Failure of the global food supply chain has evolved to represent any issue with the supply systems. You only need to look back two years to see how poorly supply chains have affected the food business. One tool that could enhance future food system rules, traceability, and the efficiency and success of these supply chains is blockchain technology (BT).
The food business could employ BT to increase consumer trust, manufacturing speed, and product efficiency right now. By enabling quicker and more cost-effective product deliveries, increased supply chain transparency and traceability, upgrading real-time trade partner coordination, and significantly improving record-keeping by all parties involved, BT may significantly improve global food supply chains.
Since the food industry is currently ill-equipped to locate the true source of contamination, it frequently goes undetected until it is too late.
For frequently substituted fish like grouper, cod, and snapper, seafood may be mislabeled anywhere between 26 and 87 percent of the time, masking less attractive, more affordable, or more accessible fish. Where in the supply chain seafood fraud truly occurs is a mystery. It can be challenging to determine whether fraud is taking place on the boat, during processing, at the retail counter, or somewhere else along the way because the seafood supply chain is becoming more complicated and ambiguous.
Blockchain can help us solve these issues by making traceability easy. Customers can now scan a QR code to see where a food product comes from as well as be informed about every meaningful step of its production chain, increasing their trust in any brand.
With increased security, blockchain technology can be used to track a finished or marketable product from the farm to the fork. If Blockchain Technology is utilized with IoT (Internet of Things), the entire food supply chain can be tracked almost instantaneously. The IoT/QR code can be scanned and tracked for complete transparency in seconds.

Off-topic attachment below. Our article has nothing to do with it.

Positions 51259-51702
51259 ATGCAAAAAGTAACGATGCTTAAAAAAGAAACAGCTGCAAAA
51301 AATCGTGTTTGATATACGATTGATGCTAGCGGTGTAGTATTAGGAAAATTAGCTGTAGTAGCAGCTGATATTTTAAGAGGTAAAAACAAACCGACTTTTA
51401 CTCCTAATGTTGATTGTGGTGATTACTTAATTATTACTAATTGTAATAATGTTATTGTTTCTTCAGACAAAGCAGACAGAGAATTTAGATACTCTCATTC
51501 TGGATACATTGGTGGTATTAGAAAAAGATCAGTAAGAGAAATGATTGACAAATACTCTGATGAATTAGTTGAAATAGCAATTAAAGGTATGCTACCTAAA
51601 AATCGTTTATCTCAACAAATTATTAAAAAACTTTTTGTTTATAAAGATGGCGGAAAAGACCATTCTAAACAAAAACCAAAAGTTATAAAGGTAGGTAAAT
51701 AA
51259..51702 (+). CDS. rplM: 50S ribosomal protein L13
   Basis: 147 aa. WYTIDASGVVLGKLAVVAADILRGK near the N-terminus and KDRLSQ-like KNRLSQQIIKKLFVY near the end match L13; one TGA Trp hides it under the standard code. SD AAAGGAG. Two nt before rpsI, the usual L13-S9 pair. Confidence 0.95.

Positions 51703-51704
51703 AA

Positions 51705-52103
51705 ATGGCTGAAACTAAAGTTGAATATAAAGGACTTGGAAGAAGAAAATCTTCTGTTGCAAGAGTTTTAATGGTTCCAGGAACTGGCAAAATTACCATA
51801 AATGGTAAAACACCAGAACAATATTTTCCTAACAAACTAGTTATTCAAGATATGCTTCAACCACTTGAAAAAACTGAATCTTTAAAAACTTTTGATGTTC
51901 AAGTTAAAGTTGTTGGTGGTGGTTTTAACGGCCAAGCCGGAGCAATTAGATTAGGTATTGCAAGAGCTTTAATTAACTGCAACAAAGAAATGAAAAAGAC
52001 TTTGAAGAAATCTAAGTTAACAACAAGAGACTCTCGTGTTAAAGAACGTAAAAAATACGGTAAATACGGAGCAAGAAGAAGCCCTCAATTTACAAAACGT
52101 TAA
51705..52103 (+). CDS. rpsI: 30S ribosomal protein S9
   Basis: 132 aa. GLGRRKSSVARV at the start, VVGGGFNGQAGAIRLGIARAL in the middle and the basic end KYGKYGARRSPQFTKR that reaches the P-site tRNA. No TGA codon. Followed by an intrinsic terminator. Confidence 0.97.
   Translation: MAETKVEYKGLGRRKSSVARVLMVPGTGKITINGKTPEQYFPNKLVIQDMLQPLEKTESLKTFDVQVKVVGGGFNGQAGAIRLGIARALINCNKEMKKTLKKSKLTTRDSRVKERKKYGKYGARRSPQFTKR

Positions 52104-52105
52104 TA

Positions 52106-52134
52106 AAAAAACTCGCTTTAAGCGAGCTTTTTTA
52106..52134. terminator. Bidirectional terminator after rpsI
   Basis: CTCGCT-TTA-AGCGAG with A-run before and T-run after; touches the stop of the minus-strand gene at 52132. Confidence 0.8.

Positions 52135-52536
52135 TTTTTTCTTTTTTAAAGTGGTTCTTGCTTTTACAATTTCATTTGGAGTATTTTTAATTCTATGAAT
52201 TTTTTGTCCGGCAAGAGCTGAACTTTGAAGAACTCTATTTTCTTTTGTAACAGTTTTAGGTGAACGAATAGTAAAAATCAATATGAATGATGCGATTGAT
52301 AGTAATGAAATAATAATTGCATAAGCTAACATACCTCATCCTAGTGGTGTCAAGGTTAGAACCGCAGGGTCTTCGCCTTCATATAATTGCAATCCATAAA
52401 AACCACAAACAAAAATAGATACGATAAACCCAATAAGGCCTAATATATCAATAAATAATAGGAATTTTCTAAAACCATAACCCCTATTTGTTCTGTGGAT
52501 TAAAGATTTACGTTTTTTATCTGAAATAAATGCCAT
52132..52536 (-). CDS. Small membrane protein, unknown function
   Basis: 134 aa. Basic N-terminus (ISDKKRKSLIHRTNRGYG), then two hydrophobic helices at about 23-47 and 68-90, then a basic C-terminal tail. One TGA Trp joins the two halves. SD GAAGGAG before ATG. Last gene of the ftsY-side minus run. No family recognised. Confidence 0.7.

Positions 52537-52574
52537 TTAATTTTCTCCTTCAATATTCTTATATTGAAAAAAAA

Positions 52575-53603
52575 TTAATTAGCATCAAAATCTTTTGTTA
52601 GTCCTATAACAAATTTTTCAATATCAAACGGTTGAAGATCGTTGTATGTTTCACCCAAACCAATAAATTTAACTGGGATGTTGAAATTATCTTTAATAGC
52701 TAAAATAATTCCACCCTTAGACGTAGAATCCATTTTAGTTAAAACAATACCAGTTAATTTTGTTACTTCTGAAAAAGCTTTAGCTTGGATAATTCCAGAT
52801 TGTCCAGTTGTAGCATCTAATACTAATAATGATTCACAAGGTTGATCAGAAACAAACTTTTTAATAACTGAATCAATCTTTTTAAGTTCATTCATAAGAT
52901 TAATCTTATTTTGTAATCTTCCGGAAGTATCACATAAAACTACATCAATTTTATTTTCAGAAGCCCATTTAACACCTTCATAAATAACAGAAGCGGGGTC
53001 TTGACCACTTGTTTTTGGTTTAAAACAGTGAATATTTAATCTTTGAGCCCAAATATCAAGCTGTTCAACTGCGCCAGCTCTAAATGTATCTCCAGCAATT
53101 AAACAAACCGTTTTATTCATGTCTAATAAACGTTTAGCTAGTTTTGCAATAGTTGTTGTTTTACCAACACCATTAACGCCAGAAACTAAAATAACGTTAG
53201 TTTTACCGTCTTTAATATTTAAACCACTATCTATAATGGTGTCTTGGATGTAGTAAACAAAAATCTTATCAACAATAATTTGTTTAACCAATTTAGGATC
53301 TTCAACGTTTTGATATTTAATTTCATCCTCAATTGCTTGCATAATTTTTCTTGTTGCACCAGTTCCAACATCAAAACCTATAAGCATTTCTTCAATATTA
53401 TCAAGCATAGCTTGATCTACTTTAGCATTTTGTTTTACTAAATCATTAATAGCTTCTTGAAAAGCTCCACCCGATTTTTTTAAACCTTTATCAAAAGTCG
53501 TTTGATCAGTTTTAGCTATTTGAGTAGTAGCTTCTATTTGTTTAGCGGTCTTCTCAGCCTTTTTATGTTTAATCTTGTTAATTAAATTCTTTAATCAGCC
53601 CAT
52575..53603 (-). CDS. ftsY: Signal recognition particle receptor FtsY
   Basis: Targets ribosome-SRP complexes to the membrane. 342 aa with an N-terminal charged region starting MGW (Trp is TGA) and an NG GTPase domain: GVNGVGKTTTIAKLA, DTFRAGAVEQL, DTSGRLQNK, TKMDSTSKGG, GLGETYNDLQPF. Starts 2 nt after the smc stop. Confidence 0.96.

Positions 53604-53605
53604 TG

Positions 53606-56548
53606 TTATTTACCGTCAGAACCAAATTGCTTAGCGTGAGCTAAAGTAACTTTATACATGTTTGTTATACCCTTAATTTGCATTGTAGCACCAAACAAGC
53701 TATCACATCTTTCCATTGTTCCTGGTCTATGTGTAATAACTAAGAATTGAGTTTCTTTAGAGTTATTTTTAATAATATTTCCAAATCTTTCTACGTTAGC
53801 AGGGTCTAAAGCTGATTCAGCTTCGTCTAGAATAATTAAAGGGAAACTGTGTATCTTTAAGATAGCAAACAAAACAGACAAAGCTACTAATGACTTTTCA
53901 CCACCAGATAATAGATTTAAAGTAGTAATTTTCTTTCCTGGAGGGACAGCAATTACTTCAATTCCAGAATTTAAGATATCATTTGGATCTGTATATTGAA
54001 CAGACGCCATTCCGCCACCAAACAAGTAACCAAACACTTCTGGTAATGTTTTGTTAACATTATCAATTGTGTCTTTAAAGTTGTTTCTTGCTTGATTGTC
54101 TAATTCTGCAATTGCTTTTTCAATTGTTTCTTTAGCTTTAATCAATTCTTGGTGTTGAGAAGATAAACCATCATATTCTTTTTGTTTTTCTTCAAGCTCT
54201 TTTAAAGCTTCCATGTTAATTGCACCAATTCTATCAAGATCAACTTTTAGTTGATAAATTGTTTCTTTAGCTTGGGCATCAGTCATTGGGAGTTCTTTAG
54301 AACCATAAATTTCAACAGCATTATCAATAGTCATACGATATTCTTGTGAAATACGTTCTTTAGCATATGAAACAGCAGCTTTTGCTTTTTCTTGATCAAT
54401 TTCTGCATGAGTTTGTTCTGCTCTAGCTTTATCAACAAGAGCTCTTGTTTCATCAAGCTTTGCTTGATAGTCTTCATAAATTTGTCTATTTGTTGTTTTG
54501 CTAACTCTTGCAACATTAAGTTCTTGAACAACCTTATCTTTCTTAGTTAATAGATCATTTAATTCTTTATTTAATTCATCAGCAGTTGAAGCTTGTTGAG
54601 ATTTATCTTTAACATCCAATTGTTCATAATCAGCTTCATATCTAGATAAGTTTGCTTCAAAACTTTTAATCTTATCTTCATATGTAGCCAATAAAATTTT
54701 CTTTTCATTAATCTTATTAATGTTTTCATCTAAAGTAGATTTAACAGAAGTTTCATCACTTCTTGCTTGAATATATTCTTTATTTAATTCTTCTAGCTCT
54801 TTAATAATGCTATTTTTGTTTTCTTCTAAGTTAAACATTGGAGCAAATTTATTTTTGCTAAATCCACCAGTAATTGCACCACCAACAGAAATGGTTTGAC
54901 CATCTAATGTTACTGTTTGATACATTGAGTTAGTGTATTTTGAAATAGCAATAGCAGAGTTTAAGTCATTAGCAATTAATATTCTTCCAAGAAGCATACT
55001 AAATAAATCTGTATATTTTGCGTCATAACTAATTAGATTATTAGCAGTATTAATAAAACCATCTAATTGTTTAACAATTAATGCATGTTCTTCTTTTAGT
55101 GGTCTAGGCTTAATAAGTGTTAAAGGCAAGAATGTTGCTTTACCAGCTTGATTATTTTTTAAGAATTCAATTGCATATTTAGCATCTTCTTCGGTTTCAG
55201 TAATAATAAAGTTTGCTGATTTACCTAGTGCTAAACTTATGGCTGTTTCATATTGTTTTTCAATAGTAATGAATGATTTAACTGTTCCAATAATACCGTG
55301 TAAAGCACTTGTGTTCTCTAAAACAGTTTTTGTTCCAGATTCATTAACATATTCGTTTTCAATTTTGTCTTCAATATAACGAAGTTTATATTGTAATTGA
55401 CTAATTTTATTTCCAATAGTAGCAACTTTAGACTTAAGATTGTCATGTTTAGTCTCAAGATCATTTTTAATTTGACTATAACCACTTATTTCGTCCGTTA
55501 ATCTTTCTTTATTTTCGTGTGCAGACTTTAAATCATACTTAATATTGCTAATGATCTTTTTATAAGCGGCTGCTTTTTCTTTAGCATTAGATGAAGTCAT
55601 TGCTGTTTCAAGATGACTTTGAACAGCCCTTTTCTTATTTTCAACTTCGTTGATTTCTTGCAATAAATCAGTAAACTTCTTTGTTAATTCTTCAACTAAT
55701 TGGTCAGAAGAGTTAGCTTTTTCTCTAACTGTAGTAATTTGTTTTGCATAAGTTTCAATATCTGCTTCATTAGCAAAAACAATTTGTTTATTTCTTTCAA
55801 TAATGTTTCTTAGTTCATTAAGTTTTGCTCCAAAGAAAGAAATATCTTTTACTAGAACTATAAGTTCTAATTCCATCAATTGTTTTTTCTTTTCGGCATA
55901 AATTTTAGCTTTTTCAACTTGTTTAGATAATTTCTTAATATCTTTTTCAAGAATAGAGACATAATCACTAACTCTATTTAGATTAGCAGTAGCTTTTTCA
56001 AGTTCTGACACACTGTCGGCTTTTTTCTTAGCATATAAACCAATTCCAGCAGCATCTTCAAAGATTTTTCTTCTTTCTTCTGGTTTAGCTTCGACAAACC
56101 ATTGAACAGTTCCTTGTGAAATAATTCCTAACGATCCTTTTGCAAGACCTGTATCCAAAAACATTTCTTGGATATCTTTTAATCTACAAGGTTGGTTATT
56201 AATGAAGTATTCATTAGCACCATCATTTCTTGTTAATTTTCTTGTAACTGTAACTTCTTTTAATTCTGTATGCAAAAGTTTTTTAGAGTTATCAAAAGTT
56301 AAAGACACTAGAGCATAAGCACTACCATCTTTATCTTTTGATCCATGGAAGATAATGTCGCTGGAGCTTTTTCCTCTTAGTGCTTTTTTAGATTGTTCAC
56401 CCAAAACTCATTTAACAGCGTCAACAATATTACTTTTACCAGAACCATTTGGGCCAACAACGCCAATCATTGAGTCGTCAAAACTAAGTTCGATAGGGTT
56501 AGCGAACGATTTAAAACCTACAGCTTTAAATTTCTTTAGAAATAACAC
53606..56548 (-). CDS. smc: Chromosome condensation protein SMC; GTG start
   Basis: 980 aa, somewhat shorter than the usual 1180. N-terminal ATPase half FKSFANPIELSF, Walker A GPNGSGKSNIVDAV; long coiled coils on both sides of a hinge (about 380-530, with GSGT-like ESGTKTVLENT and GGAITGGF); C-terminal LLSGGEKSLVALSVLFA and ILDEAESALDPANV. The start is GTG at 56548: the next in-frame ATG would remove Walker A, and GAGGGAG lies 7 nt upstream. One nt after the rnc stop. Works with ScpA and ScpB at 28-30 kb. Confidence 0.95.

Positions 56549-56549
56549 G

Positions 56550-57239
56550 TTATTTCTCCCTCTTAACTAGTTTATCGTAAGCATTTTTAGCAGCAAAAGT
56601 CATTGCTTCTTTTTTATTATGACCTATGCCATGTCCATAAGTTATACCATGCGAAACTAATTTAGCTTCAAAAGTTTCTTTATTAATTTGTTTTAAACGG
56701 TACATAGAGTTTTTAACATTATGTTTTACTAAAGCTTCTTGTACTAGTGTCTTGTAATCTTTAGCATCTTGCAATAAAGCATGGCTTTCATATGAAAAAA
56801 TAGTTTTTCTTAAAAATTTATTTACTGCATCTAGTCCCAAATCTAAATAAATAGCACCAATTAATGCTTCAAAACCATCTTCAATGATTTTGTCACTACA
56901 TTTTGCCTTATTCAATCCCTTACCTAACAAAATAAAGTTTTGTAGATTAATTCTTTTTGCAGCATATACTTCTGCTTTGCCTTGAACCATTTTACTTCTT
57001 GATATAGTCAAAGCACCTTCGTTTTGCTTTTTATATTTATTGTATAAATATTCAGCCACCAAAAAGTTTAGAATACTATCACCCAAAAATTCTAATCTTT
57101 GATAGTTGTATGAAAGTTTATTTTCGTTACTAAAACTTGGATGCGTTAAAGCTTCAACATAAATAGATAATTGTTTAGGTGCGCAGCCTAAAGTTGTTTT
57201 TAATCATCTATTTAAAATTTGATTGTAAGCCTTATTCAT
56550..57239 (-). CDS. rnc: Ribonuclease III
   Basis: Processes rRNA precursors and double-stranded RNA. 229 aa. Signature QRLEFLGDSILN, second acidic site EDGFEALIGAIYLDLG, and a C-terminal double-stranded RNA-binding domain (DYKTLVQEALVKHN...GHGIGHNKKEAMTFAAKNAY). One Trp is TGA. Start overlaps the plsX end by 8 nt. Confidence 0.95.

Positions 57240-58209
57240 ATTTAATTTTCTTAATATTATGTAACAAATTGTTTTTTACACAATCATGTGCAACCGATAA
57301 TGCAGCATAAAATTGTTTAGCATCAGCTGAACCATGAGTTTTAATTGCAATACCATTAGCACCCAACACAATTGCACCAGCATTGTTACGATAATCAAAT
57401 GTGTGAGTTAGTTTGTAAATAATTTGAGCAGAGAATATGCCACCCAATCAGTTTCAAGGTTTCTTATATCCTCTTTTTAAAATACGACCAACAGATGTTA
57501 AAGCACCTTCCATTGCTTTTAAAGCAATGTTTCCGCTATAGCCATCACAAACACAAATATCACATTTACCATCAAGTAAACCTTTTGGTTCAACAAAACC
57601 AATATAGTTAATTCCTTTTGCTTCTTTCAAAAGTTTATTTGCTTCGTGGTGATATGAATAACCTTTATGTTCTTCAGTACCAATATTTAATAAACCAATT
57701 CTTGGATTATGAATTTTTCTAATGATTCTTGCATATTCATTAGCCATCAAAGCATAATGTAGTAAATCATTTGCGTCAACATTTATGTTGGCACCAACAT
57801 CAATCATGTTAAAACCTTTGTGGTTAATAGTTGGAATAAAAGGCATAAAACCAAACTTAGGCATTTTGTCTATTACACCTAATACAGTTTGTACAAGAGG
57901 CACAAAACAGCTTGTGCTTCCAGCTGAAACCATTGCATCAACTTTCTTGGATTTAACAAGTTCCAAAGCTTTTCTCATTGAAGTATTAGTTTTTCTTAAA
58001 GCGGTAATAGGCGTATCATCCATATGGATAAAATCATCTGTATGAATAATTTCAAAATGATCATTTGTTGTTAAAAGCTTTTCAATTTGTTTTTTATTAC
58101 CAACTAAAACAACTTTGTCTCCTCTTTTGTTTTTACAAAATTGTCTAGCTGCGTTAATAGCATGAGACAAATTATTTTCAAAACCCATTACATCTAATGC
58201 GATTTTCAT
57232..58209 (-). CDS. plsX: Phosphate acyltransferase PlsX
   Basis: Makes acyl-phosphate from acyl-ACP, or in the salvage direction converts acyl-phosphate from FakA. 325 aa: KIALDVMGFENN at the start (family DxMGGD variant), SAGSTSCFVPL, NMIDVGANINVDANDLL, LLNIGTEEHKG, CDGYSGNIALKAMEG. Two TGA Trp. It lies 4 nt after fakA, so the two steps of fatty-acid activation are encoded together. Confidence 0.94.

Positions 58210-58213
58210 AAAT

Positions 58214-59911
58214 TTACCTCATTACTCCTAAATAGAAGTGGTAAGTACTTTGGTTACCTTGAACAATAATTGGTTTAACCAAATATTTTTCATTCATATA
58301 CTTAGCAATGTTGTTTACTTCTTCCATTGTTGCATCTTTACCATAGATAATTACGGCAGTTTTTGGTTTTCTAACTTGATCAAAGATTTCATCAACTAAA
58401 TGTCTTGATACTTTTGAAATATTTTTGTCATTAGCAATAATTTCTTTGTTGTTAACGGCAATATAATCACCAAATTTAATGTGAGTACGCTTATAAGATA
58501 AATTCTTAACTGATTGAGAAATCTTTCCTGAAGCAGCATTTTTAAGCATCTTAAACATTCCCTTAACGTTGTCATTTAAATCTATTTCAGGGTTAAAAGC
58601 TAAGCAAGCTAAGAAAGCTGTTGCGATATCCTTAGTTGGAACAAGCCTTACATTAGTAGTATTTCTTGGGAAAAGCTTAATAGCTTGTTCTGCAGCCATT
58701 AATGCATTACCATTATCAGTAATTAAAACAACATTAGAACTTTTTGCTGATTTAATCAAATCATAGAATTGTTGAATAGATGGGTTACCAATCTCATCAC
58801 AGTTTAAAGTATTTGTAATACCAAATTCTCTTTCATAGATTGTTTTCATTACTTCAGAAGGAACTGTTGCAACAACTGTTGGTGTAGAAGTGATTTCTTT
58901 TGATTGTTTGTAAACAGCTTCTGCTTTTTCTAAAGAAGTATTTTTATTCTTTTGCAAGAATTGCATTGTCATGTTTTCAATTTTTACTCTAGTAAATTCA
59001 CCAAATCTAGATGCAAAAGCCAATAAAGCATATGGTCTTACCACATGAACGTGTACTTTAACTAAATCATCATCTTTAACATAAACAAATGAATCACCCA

The FDA has working toward complete product traceability since since the Food Safety Modernization Act (FSMA) was passed. The FSMA’s section 204(d), “Enhancing Tracking and Tracing of Food and Recordkeeping,” includes record keeping as a requirement for foods that have been recognized as high risks.“FSMA section 204, Enhancing Tracking and Tracing of Food and Recordkeeping, instructs the FDA to develop additional recordkeeping requirements for certain foods to help establish clear tracing of a food product’s source when needed to address food safety risks.” Using technology-enhanced tracebacks, harmful foods and supplies can be removed with pinpoint accuracy at specified sources (recalls). Additionally, 9 CFR Part 86 Animal Disease Traceability requires traceback.
Using blockchain as a supporting technology for food traceability equally at the first and last mile provides a number of benefits. These include:
- Discovering sources of wastage in the food supply chain
- Ensuring that organic certifications on food are legitimate
- Reducing the risk of out of date food spoiling before reaching the end consumer
- Reducing attempts to tamper with food or advertise falsely
- Cutting down on food recalls due to contamination
- Ensuring end consumers are buying original and not fake products
- Smart contracts between trading partners
- enhanced protection of product data
- Food supply chain disintermediation
- increased product traceability and visibility